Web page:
Labbate, M, Boucher, Y, Roy Chowdhury, P & Stokes, H 2011, 'Integration of a laterally acquired gene into a cell network important for growth in a strain of Vibrio rotiferianus', BMC Microbiology, vol. 11, no. 253, p. 253.View/Download from: Publisher's site
Background Lateral Gene Transfer (LGT) is a major contributor to bacterial evolution and up to 25% of a bacterium's genome may have been acquired by this process over evolutionary periods of time. Successful LGT requires both the physical transfer of DNA and its successful incorporation into the host cell. One system that contributes to this latter step by site-specific recombination is the integron. Integrons are found in many diverse bacterial Genera and is a genetic system ubiquitous in vibrios that captures mobile DNA at a dedicated site. The presence of integron-associated genes, contained within units of mobile DNA called gene cassettes makes up a substantial component of the vibrio genome (1-3%). Little is known about the role of this system since the vast majority of genes in vibrio arrays are highly novel and functions cannot be ascribed. It is generally regarded that strain-specific mobile genes cannot be readily integrated into the cellular machinery since any perturbation of core metabolism is likely to result in a loss of fitness. Results In this study, at least one mobile gene contained within the Vibrio rotiferianus strain DAT722, but lacking close relatives elsewhere, is shown to greatly reduce host fitness when deleted and tested in growth assays. The precise role of the mobile gene product is unknown but impacts on the regulation of outermembrane porins. This demonstrates that strain specific laterally acquired mobile DNA can be integrated rapidly into bacterial networks such that it becomes advantageous for survival and adaptation in changing environments.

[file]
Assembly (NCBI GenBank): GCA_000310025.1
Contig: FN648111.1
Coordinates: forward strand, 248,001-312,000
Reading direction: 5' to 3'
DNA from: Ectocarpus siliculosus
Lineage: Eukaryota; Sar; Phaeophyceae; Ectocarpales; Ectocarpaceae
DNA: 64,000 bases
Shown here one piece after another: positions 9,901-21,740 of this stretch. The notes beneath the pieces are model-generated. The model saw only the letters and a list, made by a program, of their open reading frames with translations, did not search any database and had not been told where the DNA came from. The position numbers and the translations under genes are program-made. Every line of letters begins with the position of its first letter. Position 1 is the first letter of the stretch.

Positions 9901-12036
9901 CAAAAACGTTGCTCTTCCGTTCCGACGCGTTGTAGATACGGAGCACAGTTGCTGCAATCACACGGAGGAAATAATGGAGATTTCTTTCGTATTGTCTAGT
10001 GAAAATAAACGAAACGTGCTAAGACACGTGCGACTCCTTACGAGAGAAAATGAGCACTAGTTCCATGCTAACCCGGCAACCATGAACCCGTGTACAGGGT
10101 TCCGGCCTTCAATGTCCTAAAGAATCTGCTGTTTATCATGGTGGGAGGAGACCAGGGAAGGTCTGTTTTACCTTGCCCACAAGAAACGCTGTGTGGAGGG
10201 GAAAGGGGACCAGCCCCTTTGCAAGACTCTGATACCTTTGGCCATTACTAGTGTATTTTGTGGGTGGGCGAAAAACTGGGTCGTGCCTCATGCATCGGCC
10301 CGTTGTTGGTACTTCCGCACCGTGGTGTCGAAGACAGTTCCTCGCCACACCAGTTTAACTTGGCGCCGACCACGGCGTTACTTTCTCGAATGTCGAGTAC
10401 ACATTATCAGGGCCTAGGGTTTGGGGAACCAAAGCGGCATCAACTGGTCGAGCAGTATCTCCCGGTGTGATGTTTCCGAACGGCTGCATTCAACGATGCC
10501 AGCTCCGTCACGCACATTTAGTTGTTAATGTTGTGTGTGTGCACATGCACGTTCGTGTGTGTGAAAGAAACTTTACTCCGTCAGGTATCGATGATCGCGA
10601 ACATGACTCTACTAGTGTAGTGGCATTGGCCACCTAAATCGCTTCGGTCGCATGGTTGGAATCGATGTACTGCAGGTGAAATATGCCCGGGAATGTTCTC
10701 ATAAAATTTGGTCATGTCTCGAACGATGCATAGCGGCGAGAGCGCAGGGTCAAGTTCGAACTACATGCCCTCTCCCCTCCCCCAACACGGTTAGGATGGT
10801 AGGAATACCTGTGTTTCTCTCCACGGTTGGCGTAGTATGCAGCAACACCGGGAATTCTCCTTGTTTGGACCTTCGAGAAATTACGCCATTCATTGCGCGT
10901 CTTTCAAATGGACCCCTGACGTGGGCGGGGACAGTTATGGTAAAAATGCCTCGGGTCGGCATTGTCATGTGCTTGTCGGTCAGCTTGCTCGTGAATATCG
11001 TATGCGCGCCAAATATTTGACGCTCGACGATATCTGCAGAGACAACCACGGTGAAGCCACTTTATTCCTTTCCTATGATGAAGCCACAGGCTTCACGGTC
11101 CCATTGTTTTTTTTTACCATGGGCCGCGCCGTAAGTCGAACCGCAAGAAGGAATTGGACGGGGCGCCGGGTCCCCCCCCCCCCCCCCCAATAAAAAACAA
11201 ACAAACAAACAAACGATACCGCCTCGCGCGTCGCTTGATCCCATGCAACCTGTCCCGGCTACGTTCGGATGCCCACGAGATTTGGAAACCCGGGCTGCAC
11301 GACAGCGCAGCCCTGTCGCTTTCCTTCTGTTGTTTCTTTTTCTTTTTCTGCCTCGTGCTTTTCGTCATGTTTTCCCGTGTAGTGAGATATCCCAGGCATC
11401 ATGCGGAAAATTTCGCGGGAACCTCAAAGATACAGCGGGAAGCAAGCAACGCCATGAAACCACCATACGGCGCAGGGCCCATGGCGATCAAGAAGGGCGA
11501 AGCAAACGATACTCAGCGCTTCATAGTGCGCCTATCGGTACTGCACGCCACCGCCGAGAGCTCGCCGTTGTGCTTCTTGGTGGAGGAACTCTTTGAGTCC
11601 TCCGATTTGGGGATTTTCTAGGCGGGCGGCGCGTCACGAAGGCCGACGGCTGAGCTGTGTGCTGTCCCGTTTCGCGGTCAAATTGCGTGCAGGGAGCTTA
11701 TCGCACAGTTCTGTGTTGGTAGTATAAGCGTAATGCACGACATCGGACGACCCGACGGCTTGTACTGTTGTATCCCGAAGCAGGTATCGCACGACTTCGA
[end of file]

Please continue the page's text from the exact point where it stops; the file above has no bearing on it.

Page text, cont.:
Roy Chowdhury, P, Boucher, Y, Hassan, KA, Paulsen, IT, Stokes, H & Labbate, M 2011, 'Genome sequence of Vibrio rotiferianus Strain DAT722', Journal Of Bacteriology, vol. 193, no. 13, pp. 3381-3382.View/Download from: Publisher's site
Vibrio rotiferianus is a marine pathogen capable of causing disease in various aquatic organisms. We announce the genome sequence of V. rotiferianus DAT722, which has a large chromosomal integron containing 116 gene cassettes and is a model organism for studying the role of this system in vibrio evolution.
Roy Chowdhury, P, Merlino, J, Labbate, M, Cheong, EY, Gottlieb, T & Stokes, H 2009, 'Tn6060, a Transposon from a Genomic Island in a Pseudomonas aeruginosa Clinical Isolate That Includes Two Class 1 Integrons', Antimicrobial agents and chemotherapy, vol. 53, no. 12, pp. 5294-5296.View/Download from: Publisher's site
A 25,441-bp transposon was recovered from a Pseudomonas aeruginosa clinical isolate. While the transposition module was >99% identical to sequence of Tn1403, the element had been subject to rearrangements, with two In70.2-like class 1 integrons inserted into it in an unusual "tail-to-tail" configuration. One cassette array was the same as that in In70.2; however, the second was different, generating a transposon that collectively includes six resistance cassettes.